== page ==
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Seeing Obesity — 3 Effects

Does seeing obesity all around us change our perceptions of it? Seeing obesity is something that everyone assumes they can do, but the truth is that it’s not so simple as sizing people up visually. Taking someone’s height and weight doesn’t give you the whole story of their health. Yet we persist in focusing on the appearance of obesity, as does a new publication in Obesity.

Eric Robinson and Paul Christiansen published an analysis of three experiments demonstrating that exposure to the appearance of adiposity has the effect of altering one’s visual preferences to favor heavier body weights. They found:

  1. Altered Perception of a Healthy Weight. Subjects exposed to images of males with excess weight and obesity leads to greater acceptance that people with excess weight might appear to be healthy.
     
  2. Increased Acceptance of Heavier Weights. Exposure to these images led to an increase in liking how a male with excess weight looked.
     
  3. Reduced Bias Against Heavier Weights. Exposure to images of males with excess weight significantly reduced the likelihood that people would judge a male with obesity to be unintelligent.

 
The authors conclude:

These findings suggest that exposure to adiposity results in an increased acceptance of obesity, by altering visual preferences towards heavier body weights. These results may in part explain why obesity appears to spread through social networks.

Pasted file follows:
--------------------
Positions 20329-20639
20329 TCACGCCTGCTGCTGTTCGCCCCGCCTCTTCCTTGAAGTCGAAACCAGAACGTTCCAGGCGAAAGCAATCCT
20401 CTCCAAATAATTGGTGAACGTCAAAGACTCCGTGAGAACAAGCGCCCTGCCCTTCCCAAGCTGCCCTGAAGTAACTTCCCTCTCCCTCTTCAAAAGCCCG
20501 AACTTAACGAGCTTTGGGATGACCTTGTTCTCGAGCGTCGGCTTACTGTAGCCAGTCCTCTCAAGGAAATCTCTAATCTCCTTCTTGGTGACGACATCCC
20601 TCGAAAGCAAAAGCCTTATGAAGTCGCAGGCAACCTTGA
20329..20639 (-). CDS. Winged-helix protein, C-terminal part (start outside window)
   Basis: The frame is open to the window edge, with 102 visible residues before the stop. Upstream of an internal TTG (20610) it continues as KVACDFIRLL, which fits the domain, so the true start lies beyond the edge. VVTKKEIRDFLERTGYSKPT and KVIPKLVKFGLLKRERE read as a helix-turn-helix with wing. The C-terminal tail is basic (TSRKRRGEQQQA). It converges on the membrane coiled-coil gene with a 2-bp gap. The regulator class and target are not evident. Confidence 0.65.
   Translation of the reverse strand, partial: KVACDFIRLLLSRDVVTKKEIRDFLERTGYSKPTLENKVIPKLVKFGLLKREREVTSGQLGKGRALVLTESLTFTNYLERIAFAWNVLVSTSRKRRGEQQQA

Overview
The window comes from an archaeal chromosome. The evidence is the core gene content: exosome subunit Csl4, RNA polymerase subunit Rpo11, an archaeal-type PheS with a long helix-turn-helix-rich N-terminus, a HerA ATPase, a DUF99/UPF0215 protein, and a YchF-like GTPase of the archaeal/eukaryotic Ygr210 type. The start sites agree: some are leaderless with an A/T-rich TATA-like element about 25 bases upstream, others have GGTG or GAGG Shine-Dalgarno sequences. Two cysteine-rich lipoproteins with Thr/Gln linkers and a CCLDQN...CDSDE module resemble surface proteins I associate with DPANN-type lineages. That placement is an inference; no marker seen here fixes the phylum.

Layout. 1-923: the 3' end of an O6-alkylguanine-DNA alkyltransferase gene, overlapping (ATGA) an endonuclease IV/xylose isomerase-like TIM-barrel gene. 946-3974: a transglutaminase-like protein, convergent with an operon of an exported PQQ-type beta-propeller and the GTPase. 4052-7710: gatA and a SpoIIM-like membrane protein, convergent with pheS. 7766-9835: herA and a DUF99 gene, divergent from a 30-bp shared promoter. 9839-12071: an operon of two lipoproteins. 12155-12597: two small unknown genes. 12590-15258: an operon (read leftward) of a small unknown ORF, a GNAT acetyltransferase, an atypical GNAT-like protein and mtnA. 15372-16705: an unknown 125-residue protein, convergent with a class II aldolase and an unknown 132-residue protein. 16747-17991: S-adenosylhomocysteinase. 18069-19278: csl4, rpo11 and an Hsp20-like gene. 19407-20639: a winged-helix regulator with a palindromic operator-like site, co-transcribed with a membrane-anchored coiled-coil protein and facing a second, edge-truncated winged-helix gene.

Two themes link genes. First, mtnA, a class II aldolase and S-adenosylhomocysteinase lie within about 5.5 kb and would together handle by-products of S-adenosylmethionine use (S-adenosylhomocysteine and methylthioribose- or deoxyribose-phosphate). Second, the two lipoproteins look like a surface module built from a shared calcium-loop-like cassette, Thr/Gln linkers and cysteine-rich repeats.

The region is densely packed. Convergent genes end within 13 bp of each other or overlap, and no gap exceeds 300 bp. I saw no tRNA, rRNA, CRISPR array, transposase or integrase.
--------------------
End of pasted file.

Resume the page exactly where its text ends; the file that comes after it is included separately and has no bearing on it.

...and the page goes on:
To get to that final conclusion – that accepting people with excess weight helps obesity spread – requires a leap of faith. One would have to believe that harsh judgments and stigma serve as some sort of deterrent to developing obesity. It’s simply not true. In fact, harsh judgments about one’s body weight are harmful to your health. Studies have shown that they get in the way of seeking healthcare and they discourage adoption of healthier behaviors.

More pernicious and mistaken is the implicit assumption that obesity is spreading through social networks by some sort of social permission for obesity. Most of the determinants of obesity are genetic. Yes, factors of our environment and personal choices play a role.

But blame and shame hurt the pursuit of health.

Click here to read the study in Obesity.

See Saw, photograph © Mike Leary / flickr

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2 Responses to “Seeing Obesity — 3 Effects”

  1. May 07, 2014 at 1:07 pm, Rose said:

    How true and how ambivalent!

    Acceptance of obesity as a state is not the same as acceptance of obesity as a disease!

    And watching many online-rpogram users I am allowed to confirm, that poeple who really suffer from obesity in a psychological sense, are less likely to loose weight successfully!

    Thanks again!

  2. May 07, 2014 at 2:24 pm, Ted said:

    You describe a dilemma well, Rose. Disease is the foe.